Yes, yes, pesto is sort of everywhere, but making it yourself – now that is a whole different thing.
Just to straighten things out, I’m taking about Pesto alla Genovese. This is the familiar green stuff, with pine nuts and cheese. I’m not a massive fan of the other types (most often, red pesto), so usually give them a miss. But I have seen a reference to a sauce made in Germany using wild garlic – I can see how that would work. Similar colour, but with a mild yet robust garlic flavour. Definitely one for the “to try” list.
Over the years, I’ve had great pesto and I’ve had lousy pesto. I adore the fresh stuff on plain pasta or bread (yum) and once, in a mousse with Thai vegetable chips and satay sauce (meh…not so good). For the past couple of days, I’ve had a bunch of basil sitting chirpily in my kitchen. With the window open in the increasingly warm weather, it has been fluttering its large, glossy leaves every time there was a breath of wind. Today, I caught a whiff of the aromatic, faintly aniseed basil leaves, and I decided it would make great pesto. I’ve read tales of Italian grandmothers who lovingly use a marble mortar and pestle to grind basil leaves, one at a time, to make a silky-smooth pesto sauce. However, as a modern chef, I throw everything into a mixer. Just basil, salt, pepper, Parmesan, pine nuts, olive oil and a little garlic, and after a moment or two, a rich emerald-green paste was mine.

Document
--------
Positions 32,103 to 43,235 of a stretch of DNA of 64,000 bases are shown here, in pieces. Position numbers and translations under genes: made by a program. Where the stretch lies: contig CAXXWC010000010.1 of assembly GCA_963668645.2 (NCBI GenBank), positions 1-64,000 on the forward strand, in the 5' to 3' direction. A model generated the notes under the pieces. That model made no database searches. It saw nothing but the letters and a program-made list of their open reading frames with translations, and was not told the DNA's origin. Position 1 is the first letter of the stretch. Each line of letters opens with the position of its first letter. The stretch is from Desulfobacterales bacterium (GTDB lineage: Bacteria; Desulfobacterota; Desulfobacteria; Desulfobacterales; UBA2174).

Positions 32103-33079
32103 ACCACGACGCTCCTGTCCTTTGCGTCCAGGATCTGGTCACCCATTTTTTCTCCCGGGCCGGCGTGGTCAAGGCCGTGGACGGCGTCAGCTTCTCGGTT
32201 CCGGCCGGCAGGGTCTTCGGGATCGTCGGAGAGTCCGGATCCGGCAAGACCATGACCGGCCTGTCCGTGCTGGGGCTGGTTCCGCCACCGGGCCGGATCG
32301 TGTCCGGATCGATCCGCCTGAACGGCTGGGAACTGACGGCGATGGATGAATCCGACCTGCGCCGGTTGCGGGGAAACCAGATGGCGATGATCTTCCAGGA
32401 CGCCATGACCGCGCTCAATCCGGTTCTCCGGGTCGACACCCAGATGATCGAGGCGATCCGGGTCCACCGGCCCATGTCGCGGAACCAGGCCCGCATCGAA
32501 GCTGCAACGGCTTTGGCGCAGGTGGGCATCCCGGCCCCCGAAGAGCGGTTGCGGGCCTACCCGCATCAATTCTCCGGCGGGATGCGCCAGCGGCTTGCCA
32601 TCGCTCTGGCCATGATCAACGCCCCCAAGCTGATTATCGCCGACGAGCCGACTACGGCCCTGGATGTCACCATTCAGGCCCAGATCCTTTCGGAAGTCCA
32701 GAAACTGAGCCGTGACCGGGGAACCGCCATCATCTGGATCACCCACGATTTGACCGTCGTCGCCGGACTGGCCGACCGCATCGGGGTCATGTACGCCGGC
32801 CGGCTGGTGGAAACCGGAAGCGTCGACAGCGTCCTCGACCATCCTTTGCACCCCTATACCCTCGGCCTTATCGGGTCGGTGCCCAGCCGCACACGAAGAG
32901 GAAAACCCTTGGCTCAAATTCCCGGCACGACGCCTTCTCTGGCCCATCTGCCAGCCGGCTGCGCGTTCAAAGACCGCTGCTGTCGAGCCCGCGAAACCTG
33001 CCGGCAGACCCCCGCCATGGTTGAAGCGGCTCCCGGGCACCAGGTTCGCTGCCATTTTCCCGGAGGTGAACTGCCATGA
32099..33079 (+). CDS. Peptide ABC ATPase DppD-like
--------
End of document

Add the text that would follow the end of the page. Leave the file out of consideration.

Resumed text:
I had this just with pasta, and my word – it was great. Much fresher than anything I’ve bought for a while, and as the leaves were not completely pulverised, the pasta was flecked with dark green while the oil took on a brilliant lighter hue. The garlic was also a good addition – I haven’t used it in the past, but it really works wonders and takes the heaviness off the final pesto.
Now I just have to work out how to grow a basil plant that does not mind being picked one in a while…
For the pesto (enough for past for four):
• 30g basil, leaves only
• 30g pine nuts, very lightly toasted
• 30g Parmesan cheese, grated
• 1/2 clove garlic, minced
• 150ml olive oil (but use more or less, according to taste)
Put everything except the oil in a mixer and combine. Once roughly chopped, add the oil and work into a smooth paste.
Worth making? Fresh pesto is so much more vibrant – colour, aroma, flavour – than anything you buy. Really worth having a go at, and makes simple pasta with pesto into a real treat. The trick is to make sure that you don’t overdo the nuts or cheese, so that they balance the basil and don’t overpower it.